No matter the reason, it is always a blessing to engage people about the joy of crafting.

The first time at the library I met an awesome woman and now dear friend whom I later found to be from Lithuania. Her craft of choice is weaving traditional Lithuanian narrow bands and sashes. She learned from her teenaged cousin while living in a concentration camp. In all her days here in the States, now in her 70s, she has not met another weaver that uses her method.

Traditional Lithuanian Weaving

Traditional Lithuanian Weaving by my friend

I had tried the technique in my college days using an older Supplementary Warp weaving video by Jacquetta Nisbet. On sale Here. I made the small sample on an inkle loom and left it at that.

Supplementary Warp Weave Video

Supplementary Warp Weave Video

Well when I saw my friend’s work I was inspired to revisit the technique. It is beautiful! I have found no other technique that can produce the kind of dimension that hand-picked weaving produces. She offered to teach me to weave in her way using a traditional frame loom and string heddles and sticks to manipulate the treads. There are very distinctive patterns that are used. So far my favorites are the tulip and the tree.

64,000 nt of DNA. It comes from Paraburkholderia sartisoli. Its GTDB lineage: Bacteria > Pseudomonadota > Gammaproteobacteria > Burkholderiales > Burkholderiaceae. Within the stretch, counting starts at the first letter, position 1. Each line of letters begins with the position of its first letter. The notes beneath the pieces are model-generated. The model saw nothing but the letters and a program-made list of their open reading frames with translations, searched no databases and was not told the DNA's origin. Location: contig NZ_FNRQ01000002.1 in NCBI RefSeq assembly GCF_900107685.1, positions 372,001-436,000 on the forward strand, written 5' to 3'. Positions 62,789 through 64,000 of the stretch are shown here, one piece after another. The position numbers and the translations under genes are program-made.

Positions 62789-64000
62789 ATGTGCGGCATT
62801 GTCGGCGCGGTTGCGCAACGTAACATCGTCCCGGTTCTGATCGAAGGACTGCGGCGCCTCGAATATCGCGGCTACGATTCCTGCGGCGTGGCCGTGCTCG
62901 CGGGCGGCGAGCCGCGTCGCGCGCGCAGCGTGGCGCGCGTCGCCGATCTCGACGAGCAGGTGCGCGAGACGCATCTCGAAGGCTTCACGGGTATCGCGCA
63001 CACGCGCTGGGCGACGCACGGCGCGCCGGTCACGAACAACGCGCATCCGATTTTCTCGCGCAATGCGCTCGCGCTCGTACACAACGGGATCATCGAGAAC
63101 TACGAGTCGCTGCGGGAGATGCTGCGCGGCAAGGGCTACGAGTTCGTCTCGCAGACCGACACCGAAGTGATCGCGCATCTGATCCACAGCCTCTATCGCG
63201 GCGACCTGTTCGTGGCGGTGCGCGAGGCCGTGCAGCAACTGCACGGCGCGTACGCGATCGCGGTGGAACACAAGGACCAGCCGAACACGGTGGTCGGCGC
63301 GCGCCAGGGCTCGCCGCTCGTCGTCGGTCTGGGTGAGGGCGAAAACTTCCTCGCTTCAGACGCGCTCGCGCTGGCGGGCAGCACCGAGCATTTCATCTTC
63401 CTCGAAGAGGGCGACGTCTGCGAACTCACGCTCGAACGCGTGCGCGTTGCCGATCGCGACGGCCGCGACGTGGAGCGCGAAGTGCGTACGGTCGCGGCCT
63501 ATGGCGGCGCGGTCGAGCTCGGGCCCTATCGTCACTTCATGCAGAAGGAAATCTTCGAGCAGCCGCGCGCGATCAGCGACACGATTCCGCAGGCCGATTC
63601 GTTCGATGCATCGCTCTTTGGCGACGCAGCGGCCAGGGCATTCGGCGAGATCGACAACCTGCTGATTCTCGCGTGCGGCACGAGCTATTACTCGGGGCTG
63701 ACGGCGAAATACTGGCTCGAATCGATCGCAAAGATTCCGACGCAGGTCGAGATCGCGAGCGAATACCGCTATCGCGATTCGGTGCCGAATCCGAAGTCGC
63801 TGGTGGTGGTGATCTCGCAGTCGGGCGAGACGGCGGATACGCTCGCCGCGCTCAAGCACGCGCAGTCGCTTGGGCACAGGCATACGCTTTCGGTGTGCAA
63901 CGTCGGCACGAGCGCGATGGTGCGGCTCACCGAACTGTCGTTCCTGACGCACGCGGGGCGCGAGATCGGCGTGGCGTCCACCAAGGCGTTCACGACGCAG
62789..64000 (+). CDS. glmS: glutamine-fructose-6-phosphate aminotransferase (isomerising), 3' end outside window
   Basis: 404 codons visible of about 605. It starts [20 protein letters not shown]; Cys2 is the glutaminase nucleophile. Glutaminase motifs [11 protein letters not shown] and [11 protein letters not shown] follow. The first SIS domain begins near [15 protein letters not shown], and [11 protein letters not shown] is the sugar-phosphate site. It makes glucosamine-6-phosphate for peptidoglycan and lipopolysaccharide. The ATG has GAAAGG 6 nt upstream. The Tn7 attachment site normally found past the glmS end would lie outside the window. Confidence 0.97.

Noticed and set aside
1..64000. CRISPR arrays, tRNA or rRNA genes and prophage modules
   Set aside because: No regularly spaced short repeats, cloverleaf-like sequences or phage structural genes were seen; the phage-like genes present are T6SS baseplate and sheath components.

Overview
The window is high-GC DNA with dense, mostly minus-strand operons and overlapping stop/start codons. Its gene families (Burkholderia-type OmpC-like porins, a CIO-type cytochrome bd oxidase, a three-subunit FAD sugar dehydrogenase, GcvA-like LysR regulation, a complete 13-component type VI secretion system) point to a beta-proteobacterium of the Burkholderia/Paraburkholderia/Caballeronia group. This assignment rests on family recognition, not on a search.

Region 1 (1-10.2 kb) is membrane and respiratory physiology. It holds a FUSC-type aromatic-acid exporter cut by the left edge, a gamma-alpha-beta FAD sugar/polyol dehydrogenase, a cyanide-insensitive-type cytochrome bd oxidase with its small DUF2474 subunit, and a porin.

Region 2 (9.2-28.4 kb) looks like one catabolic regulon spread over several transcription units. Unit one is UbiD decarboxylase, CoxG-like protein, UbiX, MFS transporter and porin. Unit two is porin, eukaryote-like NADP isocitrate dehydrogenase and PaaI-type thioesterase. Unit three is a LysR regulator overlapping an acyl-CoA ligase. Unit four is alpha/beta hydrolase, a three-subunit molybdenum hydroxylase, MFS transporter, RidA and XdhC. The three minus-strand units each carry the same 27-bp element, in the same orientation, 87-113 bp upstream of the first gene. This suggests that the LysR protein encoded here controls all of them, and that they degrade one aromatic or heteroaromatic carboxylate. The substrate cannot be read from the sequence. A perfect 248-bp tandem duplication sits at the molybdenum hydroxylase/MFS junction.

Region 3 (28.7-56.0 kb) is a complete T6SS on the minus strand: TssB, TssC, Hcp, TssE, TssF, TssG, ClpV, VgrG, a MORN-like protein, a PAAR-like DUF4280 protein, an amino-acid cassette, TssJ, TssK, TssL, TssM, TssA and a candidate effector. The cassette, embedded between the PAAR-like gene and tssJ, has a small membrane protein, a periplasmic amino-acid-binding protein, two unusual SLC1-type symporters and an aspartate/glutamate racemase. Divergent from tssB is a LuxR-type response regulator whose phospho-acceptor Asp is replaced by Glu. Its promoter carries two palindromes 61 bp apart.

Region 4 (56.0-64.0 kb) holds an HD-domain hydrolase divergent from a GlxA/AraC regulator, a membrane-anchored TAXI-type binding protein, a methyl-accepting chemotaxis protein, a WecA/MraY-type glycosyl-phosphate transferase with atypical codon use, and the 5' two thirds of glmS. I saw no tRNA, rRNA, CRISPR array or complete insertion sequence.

To add the different colors we tie them on in one continuous loop

The 1st weaving uses orange to make the pattern and two shades of green silky perle cotton for a border. To add the different colors we tie them on in one continuous loop

1st weaving sample. We use a picture frame as a loom!

1st weaving sample. We use a picture frame as a loom! We use a charted pattern to keep track of when to pick-up the colored pattern threads.

Tulip pattern weaving. (You can see the finished 1st sample to the left)

Tulip pattern weaving. (You can see the finished 1st sample to the left)

Traditional frame loom.

Traditional frame loom.

Tulip pattern detail

Lithuanian Tulip pattern detail

Tree pattern draft and woven sample

Tree pattern draft and woven sample

It’s so clever and fun to do. We often weave until after midnight. The time just flies when you’re have a good time. I can’t wait to fully explore this technique.